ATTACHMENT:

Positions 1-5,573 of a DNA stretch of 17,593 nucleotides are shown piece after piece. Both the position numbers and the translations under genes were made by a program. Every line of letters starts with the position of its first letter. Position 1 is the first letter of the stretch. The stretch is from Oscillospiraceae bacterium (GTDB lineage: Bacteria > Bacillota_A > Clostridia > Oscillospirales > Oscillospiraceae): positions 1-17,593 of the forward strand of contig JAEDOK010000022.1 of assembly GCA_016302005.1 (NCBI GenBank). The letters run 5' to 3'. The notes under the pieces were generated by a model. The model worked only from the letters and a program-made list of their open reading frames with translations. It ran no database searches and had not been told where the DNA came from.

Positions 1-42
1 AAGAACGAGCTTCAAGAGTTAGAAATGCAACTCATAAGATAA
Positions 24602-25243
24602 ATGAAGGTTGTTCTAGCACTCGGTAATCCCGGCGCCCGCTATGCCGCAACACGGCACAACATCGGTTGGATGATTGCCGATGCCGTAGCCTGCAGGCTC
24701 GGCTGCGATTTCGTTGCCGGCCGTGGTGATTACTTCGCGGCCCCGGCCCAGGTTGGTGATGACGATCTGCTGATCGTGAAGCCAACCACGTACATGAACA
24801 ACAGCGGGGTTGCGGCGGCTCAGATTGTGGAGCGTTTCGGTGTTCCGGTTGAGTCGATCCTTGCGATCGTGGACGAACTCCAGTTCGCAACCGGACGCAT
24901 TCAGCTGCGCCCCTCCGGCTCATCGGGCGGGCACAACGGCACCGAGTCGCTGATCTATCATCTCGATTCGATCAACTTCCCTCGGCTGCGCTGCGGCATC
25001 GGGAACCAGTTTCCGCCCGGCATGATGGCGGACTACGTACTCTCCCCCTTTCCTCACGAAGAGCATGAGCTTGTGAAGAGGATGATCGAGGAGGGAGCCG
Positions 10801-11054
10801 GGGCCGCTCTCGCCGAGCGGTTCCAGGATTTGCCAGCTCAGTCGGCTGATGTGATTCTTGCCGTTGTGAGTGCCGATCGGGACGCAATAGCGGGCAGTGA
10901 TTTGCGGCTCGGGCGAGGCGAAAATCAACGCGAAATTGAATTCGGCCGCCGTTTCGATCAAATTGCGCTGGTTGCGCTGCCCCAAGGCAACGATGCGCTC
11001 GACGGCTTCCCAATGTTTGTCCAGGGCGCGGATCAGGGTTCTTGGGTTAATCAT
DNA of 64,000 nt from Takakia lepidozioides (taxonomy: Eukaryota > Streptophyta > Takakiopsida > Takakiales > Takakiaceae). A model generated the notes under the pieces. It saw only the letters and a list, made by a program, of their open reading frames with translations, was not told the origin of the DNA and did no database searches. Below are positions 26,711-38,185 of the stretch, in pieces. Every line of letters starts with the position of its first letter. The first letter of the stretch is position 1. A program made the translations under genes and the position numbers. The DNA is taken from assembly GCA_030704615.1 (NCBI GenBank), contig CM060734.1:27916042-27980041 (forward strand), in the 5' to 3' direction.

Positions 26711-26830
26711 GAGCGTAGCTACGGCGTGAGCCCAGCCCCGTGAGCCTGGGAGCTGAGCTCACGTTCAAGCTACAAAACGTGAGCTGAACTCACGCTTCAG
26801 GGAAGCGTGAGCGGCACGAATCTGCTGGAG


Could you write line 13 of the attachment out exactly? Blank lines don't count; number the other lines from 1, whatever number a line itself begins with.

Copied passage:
11001 GACGGCTTCCCAATGTTTGTCCAGGGCGCGGATCAGGGTTCTTGGGTTAATCAT